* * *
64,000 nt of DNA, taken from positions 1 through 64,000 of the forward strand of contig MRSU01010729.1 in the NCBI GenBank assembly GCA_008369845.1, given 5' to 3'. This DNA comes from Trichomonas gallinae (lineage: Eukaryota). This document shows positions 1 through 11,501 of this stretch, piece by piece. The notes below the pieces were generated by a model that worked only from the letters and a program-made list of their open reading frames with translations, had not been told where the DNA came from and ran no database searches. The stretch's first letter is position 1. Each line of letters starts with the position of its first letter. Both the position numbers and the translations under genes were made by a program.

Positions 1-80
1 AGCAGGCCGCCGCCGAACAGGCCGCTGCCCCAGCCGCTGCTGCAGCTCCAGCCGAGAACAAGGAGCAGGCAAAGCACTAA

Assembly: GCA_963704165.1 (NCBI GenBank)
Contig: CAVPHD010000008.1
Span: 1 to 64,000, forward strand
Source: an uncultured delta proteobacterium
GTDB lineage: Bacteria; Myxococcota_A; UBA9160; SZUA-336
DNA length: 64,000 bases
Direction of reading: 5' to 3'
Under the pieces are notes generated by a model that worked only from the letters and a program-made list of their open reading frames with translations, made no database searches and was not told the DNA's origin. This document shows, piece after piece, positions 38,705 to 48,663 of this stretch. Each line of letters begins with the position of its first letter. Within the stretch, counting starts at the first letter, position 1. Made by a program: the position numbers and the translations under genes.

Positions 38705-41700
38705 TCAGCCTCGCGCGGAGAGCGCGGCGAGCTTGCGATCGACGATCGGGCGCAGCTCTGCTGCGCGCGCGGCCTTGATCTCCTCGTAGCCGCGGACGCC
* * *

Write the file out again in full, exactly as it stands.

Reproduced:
64,000 nt of DNA, taken from positions 1 through 64,000 of the forward strand of contig MRSU01010729.1 in the NCBI GenBank assembly GCA_008369845.1, given 5' to 3'. This DNA comes from Trichomonas gallinae (lineage: Eukaryota). This document shows positions 1 through 11,501 of this stretch, piece by piece. The notes below the pieces were generated by a model that worked only from the letters and a program-made list of their open reading frames with translations, had not been told where the DNA came from and ran no database searches. The stretch's first letter is position 1. Each line of letters starts with the position of its first letter. Both the position numbers and the translations under genes were made by a program.

Positions 1-80
1 AGCAGGCCGCCGCCGAACAGGCCGCTGCCCCAGCCGCTGCTGCAGCTCCAGCCGAGAACAAGGAGCAGGCAAAGCACTAA

Assembly: GCA_963704165.1 (NCBI GenBank)
Contig: CAVPHD010000008.1
Span: 1 to 64,000, forward strand
Source: an uncultured delta proteobacterium
GTDB lineage: Bacteria; Myxococcota_A; UBA9160; SZUA-336
DNA length: 64,000 bases
Direction of reading: 5' to 3'
Under the pieces are notes generated by a model that worked only from the letters and a program-made list of their open reading frames with translations, made no database searches and was not told the DNA's origin. This document shows, piece after piece, positions 38,705 to 48,663 of this stretch. Each line of letters begins with the position of its first letter. Within the stretch, counting starts at the first letter, position 1. Made by a program: the position numbers and the translations under genes.

Positions 38705-41700
38705 TCAGCCTCGCGCGGAGAGCGCGGCGAGCTTGCGATCGACGATCGGGCGCAGCTCTGCTGCGCGCGCGGCCTTGATCTCCTCGTAGCCGCGGACGCC